|12-14-2019 01:01 PM|
Couple of Points
On the newer fiberglass boats, some have experienced blistering. Also watch your span between bracing on your trailer. REW's advice to prewet or wash a good one. Be sure to snap the bow eye. Lastly not as strong as wood. But a decent replacement board
|11-13-2019 06:38 PM|
Have to agree. Had them for many years on my Lund Baron. Added a two speed winch and it was never an issue loading the boat. Unloading, you definitely have to leave the winch strap on until your transom is over water. One tap of the breaks and the boat is going!
|11-13-2019 03:08 PM|
Could not be more over joyed!!!
Purchased new trailer that was custom fit for my Alumacraft Trophy 195 this spring. Only reason for new trailer was previous one was rusting though only two years old and wanted galvanized model. Unfortunately they had stopped producing roller trailer for the boat and the new one had to be bunk trailer. Though it was custom fit for the boat, it is terrible fit. Basically required all of 200 HP outboard to load and unload boat - big embarrassment at "no power loading" launches. Spent all season dealing with manufacturer and dealer with bottom line being the trailer was built as designed even if it is lousy fit. Bit the bullet and opted to try the Ultimate boards. Just installed Ultimate Bunk Supreme model bunks and could not be more over joyed! Boat slides on and off like a dream.
|05-05-2010 09:57 AM|
Caution for Heavy Boats!
I would be very cautious before putting these on a trailer with a boat over 1,500 lbs. I don't know what their advertising states? I know the plastic glide on strips you can buy for your trailer can "blister" your hull pretty bad if the boat is over 1,500 lbs.
|05-05-2010 09:46 AM|
|fisher-1||I e-mailed the company with this question last week, no reply so far , I will post it here if I get any.|
|05-04-2010 02:47 PM|
They did make loading and unloading much easier and I would use again if I were confident they would not scratch the hull too bad.
|05-02-2010 01:18 PM|
When you use this style bunk boards, you may want to load and unload your trailer in a slightly different fashion.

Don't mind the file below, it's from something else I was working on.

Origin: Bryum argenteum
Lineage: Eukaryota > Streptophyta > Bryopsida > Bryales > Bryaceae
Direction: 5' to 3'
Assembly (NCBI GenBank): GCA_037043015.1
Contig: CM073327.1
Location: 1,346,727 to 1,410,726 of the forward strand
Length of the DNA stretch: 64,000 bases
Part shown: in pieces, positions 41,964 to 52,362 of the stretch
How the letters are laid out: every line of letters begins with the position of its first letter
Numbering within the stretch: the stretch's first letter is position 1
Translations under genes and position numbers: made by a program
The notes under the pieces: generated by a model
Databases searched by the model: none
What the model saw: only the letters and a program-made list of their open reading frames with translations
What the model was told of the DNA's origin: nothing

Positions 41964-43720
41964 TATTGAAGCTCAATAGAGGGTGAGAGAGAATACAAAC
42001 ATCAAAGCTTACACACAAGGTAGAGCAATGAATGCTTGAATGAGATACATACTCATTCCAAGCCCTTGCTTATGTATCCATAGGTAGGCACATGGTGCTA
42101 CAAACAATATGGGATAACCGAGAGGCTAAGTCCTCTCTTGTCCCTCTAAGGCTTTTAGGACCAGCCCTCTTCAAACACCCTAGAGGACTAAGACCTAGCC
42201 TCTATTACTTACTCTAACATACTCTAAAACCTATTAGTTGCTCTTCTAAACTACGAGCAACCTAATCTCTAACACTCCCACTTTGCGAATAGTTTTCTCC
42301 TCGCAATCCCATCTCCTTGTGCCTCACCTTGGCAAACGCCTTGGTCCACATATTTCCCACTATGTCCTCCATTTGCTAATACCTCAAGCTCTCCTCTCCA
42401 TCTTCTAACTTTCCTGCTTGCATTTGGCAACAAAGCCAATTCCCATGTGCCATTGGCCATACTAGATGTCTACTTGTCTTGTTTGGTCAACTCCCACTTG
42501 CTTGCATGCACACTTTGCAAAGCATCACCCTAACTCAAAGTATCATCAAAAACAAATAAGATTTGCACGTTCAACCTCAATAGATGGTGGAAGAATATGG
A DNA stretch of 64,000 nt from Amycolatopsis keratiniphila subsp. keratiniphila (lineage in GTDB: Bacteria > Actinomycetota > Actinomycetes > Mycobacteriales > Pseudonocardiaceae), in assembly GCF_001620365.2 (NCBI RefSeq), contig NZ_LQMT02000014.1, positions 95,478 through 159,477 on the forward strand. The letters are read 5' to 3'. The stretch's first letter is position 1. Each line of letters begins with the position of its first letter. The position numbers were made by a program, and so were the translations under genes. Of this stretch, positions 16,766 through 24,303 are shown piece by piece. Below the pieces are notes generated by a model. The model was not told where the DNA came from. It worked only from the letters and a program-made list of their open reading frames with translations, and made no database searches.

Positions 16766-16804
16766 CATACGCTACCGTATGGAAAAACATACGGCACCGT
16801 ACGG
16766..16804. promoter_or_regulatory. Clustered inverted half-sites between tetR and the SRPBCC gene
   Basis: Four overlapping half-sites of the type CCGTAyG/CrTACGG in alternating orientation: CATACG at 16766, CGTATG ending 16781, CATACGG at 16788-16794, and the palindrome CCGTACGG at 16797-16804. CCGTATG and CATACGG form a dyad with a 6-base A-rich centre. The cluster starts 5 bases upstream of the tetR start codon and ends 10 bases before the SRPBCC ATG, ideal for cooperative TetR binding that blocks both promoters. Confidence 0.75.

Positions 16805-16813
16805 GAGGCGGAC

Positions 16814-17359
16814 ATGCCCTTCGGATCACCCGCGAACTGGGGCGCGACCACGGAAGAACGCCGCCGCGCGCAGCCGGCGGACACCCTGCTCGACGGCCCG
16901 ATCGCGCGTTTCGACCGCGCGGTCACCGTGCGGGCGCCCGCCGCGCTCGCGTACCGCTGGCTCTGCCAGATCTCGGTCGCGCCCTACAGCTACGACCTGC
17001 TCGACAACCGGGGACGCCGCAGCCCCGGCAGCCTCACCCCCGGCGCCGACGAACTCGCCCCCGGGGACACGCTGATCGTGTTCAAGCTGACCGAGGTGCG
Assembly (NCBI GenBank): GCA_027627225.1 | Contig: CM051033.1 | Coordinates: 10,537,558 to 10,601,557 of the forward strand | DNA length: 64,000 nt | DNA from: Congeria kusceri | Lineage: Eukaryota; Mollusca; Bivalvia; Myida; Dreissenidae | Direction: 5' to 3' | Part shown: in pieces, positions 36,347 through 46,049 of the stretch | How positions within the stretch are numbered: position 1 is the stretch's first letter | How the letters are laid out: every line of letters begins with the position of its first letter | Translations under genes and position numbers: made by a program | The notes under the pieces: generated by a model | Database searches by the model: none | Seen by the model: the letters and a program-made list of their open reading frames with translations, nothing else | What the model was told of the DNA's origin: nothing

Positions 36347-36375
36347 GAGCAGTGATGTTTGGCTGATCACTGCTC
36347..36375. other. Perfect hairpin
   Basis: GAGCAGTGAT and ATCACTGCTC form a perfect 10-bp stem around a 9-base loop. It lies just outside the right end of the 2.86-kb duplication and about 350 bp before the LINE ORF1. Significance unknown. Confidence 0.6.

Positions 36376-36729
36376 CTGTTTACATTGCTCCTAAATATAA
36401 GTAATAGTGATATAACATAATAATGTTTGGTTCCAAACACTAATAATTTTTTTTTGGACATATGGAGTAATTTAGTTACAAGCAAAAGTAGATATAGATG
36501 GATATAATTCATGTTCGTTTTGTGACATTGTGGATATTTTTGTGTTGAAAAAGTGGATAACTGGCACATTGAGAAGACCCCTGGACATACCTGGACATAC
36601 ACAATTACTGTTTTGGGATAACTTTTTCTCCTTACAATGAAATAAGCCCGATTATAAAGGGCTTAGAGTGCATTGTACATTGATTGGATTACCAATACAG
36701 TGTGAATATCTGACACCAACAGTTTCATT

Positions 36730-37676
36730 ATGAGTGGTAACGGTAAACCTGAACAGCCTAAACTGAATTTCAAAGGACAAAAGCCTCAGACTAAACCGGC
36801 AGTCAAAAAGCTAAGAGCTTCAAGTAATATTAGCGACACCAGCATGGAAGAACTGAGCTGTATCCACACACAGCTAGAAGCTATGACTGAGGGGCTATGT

With no carpet on your buncks, you have no protection for any dirt or sand that may get on your bunks as you trail over dusty and or dirty roads to a boat launch.
As a result, you want to make a point to WASH the bunk boards before unloading and launching.
This is a very simple procedure.
When launching, simply back your boat far enough into the water so that 100% of all of the bunk board length gets completey immersed and rinsed off. i.e. any dust and or dirt that may have gotten onto the bunks during transit will get rinsed off during the immersion. Then, pull the boat to the appropriate depth when launching.
The same goes for boat retreival. i.e. back the trailer far enough into the water to completly immerse the full length of the bunk boards. Again, this will rinse off the boards if the trailer has been sitting in a storage area for a week or more while the boat has been in use at a boat slip or camp ground or resort. Again, the immersion will rinse off the boards and make sure that any dirt or grit will be off the boards before loading the boat to avoid scratching the hull.
With carpet on the bunks the carpet fibres tend to cushion the hull, as the dirt tends to stay deeper into the carpet.
|05-01-2010 01:23 PM|
|fisher-1||I tought I read somewhere those boards were not suiteable for painted aluminum V hulls, or have I mistaken them for another make ?|
|04-30-2010 12:50 PM|
Thanks for that. Mine is a Trailmaster also.
I get it now,..and by leaving the brackets on, you also retain the original angle of the bunk. No adjustments needed. I also like your idea of a beveled rear edge.
No issues with original bunks yet,but if I end up needing to replace ,looks like the way to go.
|04-30-2010 11:09 AM|
My boat is a 2000 Lund 1650 Angler SS (Yamaha F80) - Trailmaster trailer.
There were 4 wooden bunks covered with carpet on my trailer. 2 - 2x6x10 feet long and 2 - 2x4x6 feet long. I left the side guide boards (wood & carpet) alone.
There were counter-sunk carriage bolts and nuts securing the old wooden bunks. I used 2" long stainless lag bolts to secure the Untimate Bunk Boards.
I didn't touch the brackets that were attached to the trailer. I unbolted the old ones, clamped on the utlimate ones, drilles some pilot holes and bolted it down.
The important measurement was where the rear edge of the bunk boards are located. That was easy by just taking a measurement from the old boards. The new boards sit under and flush with the back of my transom.
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